Such a panel would also have an added advantage for Reed Exhibitions: it would give them the opportunity to make their programming decisions transparent. The most significant and dangerous criticism I’ve seen (and offered myself, actually) is that Reed Exhibitions puts the interests of their exhibitors above those of their paying conference attendees. By getting an advisory panel and giving it real influence, Reed can better communicate to the community the practical constraints within which the Book Blogger Conference operates. That kind of transparency mitigates the long-term threat of such criticism, and would earn a far greater degree of trust and respect within the community.
If you think this kind of Advisory Panel is a decent idea, then here’s what I suggest: let Reed Exhibitions know. Reach out to them:
|Community/BlogWorld & BEA Bloggers Conference||Joe Vella
Community Manager/BlogWorld and BEA Bloggers Conference
|Event Management||Steve Rosato
BEA Conference/Education Programming: Add a Genre Track
For the BEA programming itself, my major suggestion is to add a genre track, with programming profiled around the particular issues of different categories of fiction. Speculative fiction wasn’t the only genre poorly represented on the program: mystery, romance, basically anything that wasn’t YA got ignored. So my suggestion would be to take a look at the least popular (least attended) parts of the program, and replace them next year with a track modeled on this year’s graphic novel programming.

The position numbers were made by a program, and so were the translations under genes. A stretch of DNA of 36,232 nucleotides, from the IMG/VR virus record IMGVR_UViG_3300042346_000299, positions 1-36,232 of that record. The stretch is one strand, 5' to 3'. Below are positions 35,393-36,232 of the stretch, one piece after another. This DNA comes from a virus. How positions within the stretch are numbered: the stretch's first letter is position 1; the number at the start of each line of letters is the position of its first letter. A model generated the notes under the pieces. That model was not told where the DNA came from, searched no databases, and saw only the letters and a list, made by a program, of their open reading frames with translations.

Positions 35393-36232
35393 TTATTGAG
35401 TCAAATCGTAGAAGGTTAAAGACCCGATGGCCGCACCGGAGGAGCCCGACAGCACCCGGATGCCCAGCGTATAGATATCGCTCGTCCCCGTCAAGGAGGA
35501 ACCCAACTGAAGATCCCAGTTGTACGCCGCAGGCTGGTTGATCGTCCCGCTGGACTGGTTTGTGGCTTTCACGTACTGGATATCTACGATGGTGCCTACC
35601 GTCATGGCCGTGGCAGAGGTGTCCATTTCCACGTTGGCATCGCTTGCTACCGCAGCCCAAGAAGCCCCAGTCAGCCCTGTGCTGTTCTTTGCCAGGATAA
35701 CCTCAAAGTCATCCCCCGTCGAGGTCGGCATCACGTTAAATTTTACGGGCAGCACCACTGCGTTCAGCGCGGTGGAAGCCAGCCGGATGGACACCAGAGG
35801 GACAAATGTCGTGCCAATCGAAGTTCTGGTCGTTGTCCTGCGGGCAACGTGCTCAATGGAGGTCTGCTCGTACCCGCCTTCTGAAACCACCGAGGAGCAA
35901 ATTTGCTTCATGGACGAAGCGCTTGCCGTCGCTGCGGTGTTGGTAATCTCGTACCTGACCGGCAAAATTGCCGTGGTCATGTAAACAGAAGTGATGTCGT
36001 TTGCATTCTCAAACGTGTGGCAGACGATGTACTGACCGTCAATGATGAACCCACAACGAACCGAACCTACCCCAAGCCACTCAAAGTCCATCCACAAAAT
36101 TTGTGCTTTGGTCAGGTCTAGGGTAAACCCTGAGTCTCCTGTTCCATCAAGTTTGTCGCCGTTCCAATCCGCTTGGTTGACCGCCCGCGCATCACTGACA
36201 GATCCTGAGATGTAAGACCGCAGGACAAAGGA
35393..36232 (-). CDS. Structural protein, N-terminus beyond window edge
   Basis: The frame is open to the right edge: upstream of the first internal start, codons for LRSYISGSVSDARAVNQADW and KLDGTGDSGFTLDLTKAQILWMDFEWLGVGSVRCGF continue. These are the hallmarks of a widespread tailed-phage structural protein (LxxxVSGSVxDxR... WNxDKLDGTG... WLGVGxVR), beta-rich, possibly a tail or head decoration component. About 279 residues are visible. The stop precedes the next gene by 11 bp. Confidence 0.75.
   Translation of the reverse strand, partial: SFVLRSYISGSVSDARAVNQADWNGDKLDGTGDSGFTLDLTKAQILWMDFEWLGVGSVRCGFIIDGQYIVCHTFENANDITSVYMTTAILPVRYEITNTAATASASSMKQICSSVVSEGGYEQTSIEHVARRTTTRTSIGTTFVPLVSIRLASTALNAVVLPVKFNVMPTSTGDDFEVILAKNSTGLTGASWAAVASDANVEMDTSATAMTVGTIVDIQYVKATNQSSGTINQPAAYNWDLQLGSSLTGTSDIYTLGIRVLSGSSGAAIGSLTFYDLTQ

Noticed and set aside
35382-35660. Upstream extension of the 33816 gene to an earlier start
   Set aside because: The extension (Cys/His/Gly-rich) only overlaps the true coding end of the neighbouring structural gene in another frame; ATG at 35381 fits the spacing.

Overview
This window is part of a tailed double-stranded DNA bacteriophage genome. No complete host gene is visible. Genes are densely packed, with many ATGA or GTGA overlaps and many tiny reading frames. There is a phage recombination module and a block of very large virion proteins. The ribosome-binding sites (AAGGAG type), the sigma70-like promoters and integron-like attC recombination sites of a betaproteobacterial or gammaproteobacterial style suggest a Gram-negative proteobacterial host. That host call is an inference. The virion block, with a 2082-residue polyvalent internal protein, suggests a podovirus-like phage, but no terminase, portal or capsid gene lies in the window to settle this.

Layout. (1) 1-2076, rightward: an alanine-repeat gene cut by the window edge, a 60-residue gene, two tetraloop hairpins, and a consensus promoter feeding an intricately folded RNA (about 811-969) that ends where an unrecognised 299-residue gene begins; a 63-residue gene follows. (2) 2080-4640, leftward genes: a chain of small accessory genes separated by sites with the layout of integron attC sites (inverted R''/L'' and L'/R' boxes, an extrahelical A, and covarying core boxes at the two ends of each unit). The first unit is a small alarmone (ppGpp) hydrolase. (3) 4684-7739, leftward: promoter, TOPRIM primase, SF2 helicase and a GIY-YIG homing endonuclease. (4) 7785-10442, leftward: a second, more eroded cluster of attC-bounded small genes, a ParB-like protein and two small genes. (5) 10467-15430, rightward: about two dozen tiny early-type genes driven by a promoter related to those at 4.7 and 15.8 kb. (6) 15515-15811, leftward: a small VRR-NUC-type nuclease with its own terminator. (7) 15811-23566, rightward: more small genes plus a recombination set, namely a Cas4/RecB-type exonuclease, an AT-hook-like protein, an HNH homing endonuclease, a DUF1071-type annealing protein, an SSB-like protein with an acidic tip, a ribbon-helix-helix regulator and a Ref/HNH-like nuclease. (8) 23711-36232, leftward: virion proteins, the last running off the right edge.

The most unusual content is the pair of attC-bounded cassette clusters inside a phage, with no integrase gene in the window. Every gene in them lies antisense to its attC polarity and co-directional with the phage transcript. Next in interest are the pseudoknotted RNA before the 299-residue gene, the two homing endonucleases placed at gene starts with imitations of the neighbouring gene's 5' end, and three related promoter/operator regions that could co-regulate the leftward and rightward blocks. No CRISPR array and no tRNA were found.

Offering 3 – 4 sessions focusing on each genre over the course of a three day trade show is perfectly manageable. Every year, speculative fiction puts on several multi-day professional (i.e. without fan features such as cosplay and the like) conferences devoted exclusively to the genre. I think BEA can manage something interesting, particularly in that it attracts a large audience that most genre cons don’t: booksellers and librarians. There are many topics that can be addressed and which would be of practical interest to booksellers and librarians, and which would definitely appeal to Reed’s exhibitors. Consider these off-the-cuff suggestions:
|The Hottest Science Fiction and Fantasy in 2013||Modeled on Graphic Novel Reporter’s excellent graphic novel panel, I see no reason why this format couldn’t be extended to other genres. This one would appeal to booksellers and librarians because it gives them compact insight into what to stock and what to focus on in their handselling. And it would appeal to publishers for the exact same reason.|